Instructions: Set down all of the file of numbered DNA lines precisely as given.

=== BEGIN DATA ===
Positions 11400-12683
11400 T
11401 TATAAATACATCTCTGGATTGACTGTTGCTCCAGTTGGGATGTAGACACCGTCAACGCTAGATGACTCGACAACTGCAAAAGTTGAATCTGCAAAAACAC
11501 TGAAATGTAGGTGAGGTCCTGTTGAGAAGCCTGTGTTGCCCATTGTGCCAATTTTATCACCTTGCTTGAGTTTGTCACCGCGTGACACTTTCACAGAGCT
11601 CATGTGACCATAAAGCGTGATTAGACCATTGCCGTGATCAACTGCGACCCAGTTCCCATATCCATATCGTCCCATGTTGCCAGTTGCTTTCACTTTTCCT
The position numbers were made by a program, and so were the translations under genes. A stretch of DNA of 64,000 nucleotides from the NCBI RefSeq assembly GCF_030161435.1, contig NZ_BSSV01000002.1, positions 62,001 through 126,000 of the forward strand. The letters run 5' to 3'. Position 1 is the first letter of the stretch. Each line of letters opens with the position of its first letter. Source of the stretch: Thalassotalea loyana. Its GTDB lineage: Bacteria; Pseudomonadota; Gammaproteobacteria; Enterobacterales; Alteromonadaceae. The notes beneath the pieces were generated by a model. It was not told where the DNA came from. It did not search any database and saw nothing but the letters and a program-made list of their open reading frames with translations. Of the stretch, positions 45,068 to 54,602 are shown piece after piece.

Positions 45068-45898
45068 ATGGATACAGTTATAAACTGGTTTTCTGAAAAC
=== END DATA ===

Positions 11400-12683
11400 T
11401 TATAAATACATCTCTGGATTGACTGTTGCTCCAGTTGGGATGTAGACACCGTCAACGCTAGATGACTCGACAACTGCAAAAGTTGAATCTGCAAAAACAC
11501 TGAAATGTAGGTGAGGTCCTGTTGAGAAGCCTGTGTTGCCCATTGTGCCAATTTTATCACCTTGCTTGAGTTTGTCACCGCGTGACACTTTCACAGAGCT
11601 CATGTGACCATAAAGCGTGATTAGACCATTGCCGTGATCAACTGCGACCCAGTTCCCATATCCATATCGTCCCATGTTGCCAGTTGCTTTCACTTTTCCT
The position numbers were made by a program, and so were the translations under genes. A stretch of DNA of 64,000 nucleotides from the NCBI RefSeq assembly GCF_030161435.1, contig NZ_BSSV01000002.1, positions 62,001 through 126,000 of the forward strand. The letters run 5' to 3'. Position 1 is the first letter of the stretch. Each line of letters opens with the position of its first letter. Source of the stretch: Thalassotalea loyana. Its GTDB lineage: Bacteria; Pseudomonadota; Gammaproteobacteria; Enterobacterales; Alteromonadaceae. The notes beneath the pieces were generated by a model. It was not told where the DNA came from. It did not search any database and saw nothing but the letters and a program-made list of their open reading frames with translations. Of the stretch, positions 45,068 to 54,602 are shown piece after piece.

Positions 45068-45898
45068 ATGGATACAGTTATAAACTGGTTTTCTGAAAAC